Marijuana: The history and hysteria


Ganja, hookah, pot, grass, Mary Jane, Tetrahydrocannabinol (THC) whatever you want to call it, we all know about marijuana.

While the drug may go by dozens of names, there seems to be only two opinions regarding this recreational substance, pro-pot, or anti-pot.

This is something that I began thinking about after Washington and Colorado legalized marijuana. Out of the 50 U.S. states, only two have legalized marijuana, while other states have slowly began to either decriminalize the substance, or allow the use of pot for medical purposes only. I think marijuana’s use for medical reasons confuses me about the substance’s severity.

With all of this in mind, I delved into the history behind the drug to find out why pot is considered taboo.

I discovered that the regulations behind cannabis are controlled at the state level, but the federal level of government still considers it illegal.

Thus, it is up to state politicians to decide the legality behind marijuana. According to, marijuana is listed as a schedule-one substance under the Controlled Substances Act of 1970.
This is considered to be the highest classification under this piece of legislation.

The government has classified cannabis with potential high abuse and with no established safe medical use; this is clearly incorrect, because thousands of people smoke marijuana to ease the pain of medical conditions.

No deaths directly attributed to marijuana have occurred, The Huffington Post reported. While no one has ever died from smoking marijuana that is not to say that no one has died while driving under the influence. CBS Seattle reported that one in nine people involved in fatal car accidents could test positive for amounts of THC in his or her bloodstream.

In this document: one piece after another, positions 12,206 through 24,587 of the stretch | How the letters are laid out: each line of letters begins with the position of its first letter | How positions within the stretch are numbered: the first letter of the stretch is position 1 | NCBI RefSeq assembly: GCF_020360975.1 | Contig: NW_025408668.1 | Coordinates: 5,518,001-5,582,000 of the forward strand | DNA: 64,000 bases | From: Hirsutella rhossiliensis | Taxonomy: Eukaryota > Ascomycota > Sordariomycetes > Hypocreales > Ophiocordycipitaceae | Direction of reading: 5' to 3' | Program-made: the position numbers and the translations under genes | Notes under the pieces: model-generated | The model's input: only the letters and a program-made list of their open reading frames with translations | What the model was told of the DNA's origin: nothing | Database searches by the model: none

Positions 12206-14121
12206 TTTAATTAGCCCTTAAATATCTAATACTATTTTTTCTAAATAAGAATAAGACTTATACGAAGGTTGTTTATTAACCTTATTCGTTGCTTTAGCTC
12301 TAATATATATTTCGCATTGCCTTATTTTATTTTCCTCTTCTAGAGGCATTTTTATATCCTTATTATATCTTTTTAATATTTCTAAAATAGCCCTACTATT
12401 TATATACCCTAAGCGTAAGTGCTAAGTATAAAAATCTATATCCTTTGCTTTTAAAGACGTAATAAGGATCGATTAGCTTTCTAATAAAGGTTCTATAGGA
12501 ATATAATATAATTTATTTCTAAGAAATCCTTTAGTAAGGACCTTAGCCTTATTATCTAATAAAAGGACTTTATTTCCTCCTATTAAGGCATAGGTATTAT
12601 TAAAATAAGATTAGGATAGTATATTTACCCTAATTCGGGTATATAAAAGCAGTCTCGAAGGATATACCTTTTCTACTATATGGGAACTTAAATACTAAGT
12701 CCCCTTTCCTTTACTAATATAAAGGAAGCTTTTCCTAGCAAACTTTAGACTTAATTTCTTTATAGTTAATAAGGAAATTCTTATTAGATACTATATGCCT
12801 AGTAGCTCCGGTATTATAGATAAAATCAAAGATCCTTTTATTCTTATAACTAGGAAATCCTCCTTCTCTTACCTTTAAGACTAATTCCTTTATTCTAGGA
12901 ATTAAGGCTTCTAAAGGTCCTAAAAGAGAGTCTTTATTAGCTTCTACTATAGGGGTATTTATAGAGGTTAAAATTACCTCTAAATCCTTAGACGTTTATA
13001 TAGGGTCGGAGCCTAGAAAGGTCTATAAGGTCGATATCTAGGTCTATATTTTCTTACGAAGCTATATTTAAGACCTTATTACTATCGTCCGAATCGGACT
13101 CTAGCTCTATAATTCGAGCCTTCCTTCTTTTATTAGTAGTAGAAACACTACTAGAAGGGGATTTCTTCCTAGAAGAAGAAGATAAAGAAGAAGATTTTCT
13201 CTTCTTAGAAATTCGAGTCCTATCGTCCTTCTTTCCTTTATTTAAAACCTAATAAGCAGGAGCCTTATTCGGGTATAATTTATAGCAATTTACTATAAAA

In order for someone to be at risk of death from smoking large amounts of THC, they would have to smoke a joint containing 20,000 to 40,000 times the amount of normal THC found in a joint. This makes me question why there is hysteria?

According to a 2007 documentary titled, “The Union: The Business Behind Getting High,” The documentary highlights a film created in 1936, a propaganda tool to hinder marijuana use called “Reefer Madness.” Marijuana hindrance began years prior to the film’s premiere.

Newspaper empire owner William Randolph Hearst started the propaganda in the early 1930s when he printed, falsified and exaggerated stories highlighting the evils of marijuana.

The film then co-aligned with this plot to promote the dangers of marijuana.

Arguments arose that the Hearst and the wealthy DuPont families used the film as a smokescreen to prevent marijuana cultivation and importation. Hemp oil could be used for a variety of products and threatened Hearst and the DuPont’s affluence. The DuPont family held numerous patents on chemicals used in manufacturing plastics, paper and paints that could potentially become useless if hemp was widely cultivated according to the reported that hemp, or the stalk of the pot leaf, has the ability to be used for various other products, could be widely used within the textile industry and is in an incredibly durable chemical and product. The negative propaganda was so effective that in 1930 the Federal Bureau of Narcotics was created.
In 1937 the Anslinger Act, or the Marijuana Tax Act, was passed by congress criminalizing marijuana at the state and federal level.

I do not mean to say that everyone should immediately legalize marijuana. I just think that marijuana is a substance labeled a terrible narcotic when in actuality it is not that harmful.

If anything, alcohol could be considered a more dangerous substance.

We have already tried to ban alcohol and look how that turned out.

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